Group: Convoy attack kills 3 children, 19 adults in Central African Republic

Story highlights

  • "It is a sign of the still fraught and highly dangerous situation," aid leader says
  • Attackers strike a convoy carrying Muslims, Save the Children group says
  • The African country is wracked by violence between Christians and Muslims
  • At least 23 more people are injured and being treated at a hospital the group supports
Gunmen launched grenades and used machetes against Muslims being evacuated in a truck convoy in Central African Republic, killing at least three children and 19 adults, a humanitarian group said Saturday.
At least 23 more people, including children, were injured in Friday's attack and were being treated in a hospital in Bouar, in the northwestern part of the country, said Michael McCusker with Save the Children in Bangui, the nation's capital.
The African country has been wracked with such serious religious and ethnic violence, including between Muslims and Christians, that the United Nations has said it fears a genocide could be brewing, and aid groups warn of a humanitarian crisis.
The convoy was carrying mostly Muslim families from the village of Vakap when a grenade was launched into the trucks, said officials with Save the Children, a U.K.-based aid group.
Attackers hacked many victims with machetes, the group said.
The mostly Muslim families in the convoy were being evacuated from violence and were ultimately destined for refuge in neighboring Cameroon.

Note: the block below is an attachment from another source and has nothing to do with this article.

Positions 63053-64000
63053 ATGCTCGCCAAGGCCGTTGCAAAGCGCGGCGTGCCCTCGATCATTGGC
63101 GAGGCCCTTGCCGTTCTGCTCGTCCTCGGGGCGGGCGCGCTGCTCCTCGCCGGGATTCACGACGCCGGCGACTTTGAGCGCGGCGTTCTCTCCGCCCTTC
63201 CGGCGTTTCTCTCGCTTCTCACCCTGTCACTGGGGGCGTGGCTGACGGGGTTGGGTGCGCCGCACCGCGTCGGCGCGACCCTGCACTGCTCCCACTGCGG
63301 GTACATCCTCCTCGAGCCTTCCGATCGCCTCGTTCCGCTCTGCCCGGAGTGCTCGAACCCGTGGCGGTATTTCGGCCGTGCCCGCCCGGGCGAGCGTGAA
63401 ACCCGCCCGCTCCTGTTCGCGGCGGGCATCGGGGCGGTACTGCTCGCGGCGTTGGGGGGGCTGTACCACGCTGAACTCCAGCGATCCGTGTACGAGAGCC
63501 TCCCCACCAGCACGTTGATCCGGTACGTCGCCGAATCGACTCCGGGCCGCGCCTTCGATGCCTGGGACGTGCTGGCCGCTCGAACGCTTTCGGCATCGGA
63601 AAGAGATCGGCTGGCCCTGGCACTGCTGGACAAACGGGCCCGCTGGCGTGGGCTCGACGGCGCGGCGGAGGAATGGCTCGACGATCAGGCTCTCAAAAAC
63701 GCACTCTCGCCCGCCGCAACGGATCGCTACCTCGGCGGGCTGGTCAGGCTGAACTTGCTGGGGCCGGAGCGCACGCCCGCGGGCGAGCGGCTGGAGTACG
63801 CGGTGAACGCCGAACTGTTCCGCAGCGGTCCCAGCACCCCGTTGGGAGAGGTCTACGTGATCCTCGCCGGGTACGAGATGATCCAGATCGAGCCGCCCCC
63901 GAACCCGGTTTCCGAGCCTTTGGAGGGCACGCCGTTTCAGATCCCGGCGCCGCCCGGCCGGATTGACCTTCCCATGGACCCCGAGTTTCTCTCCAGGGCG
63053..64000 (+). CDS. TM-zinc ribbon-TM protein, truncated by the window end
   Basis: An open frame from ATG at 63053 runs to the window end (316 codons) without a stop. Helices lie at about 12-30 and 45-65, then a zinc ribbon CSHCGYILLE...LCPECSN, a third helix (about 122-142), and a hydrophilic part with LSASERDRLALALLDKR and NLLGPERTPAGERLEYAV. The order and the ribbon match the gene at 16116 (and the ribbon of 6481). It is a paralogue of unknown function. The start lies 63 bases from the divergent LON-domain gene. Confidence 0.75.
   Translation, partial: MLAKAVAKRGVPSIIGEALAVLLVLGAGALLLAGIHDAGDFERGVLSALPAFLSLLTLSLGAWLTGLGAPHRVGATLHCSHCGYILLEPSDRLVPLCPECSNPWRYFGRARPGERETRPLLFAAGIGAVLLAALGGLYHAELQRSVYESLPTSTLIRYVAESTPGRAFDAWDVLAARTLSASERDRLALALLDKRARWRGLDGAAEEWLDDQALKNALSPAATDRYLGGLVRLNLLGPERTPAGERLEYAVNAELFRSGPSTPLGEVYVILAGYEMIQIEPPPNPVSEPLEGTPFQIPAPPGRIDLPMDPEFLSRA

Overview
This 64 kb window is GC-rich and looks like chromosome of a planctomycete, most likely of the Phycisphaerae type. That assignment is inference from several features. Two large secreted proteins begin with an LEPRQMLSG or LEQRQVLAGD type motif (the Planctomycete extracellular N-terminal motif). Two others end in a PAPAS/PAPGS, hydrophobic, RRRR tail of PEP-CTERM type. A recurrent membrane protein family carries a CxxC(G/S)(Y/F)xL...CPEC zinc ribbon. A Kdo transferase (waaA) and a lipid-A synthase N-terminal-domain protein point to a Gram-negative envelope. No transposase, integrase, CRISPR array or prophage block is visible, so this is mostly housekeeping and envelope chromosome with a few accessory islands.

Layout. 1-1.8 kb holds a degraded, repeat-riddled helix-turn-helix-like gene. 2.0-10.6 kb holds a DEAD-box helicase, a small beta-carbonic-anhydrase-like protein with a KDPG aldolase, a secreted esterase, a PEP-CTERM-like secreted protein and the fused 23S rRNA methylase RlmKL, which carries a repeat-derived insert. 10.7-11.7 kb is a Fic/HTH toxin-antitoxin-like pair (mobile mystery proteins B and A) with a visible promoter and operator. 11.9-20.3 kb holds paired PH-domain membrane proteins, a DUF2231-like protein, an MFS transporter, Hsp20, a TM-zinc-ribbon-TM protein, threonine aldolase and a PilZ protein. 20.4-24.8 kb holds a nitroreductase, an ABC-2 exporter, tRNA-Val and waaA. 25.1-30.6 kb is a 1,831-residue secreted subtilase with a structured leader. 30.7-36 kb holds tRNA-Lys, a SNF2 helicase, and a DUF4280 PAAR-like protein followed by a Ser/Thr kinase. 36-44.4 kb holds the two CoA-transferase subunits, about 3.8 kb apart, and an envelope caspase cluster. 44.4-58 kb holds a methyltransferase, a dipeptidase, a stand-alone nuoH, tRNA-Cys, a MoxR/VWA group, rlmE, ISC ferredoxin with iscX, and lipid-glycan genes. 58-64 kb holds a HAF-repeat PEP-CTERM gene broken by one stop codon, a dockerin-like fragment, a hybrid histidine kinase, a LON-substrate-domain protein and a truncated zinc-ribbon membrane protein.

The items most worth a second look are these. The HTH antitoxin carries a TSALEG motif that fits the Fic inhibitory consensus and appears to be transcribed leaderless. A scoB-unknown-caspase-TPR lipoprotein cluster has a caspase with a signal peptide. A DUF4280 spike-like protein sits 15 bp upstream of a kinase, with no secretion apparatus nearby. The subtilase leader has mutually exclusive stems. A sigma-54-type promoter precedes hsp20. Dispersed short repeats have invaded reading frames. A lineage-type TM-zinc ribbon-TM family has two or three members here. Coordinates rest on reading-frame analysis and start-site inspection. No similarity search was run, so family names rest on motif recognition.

"It is a sign of the still fraught and highly dangerous situation in the Central African Republic that children and their families have been attacked and killed while trying to evacuate to safety," said Robert Lankenau, the group's director in the country.
The Bouar hospital treats both Christians and Muslims, the group said.
Security has deteriorated since the country's interim leaders, President Michel Djotodia and Prime Minister Nicolas Tiangaye, announced their resignation at a regional summit in Chad this month.
Chaos struck the Central African Republic last year after a coalition of rebels dubbed Seleka ousted President Francois Bozize, the latest in a series of coups since its independence.
Rebels infiltrated the capital in March, sending Bozize fleeing to Cameroon.
Djotodia, one of the Seleka leaders, then became interim president in a coup.
Since then, political turmoil and violence has spread. Seleka is a predominantly Muslim coalition. To counter the attacks on their communities, Christians assembled vigilante groups and fought back.
The violence prompted U.N. fears about a genocide brewing.
At least 1,000 people have died in the violence, and some 958,000 more people, many of them children, have been forced from their homes within the Central African Republic, according to the United Nations' refugee agency, UNHCR.
There are also more than 86,000 refugees in Cameroon, Chad, the Democratic Republic of the Congo and the Republic of the Congo who fled the Central African Republic in 2013, the UNHCR said Friday.
Some 100,000 people have gathered at a makeshift camp by the international airport in Bangui, seeking refuge from the violence.
French troops have deployed under a U.N. mandate to assist African peacekeepers.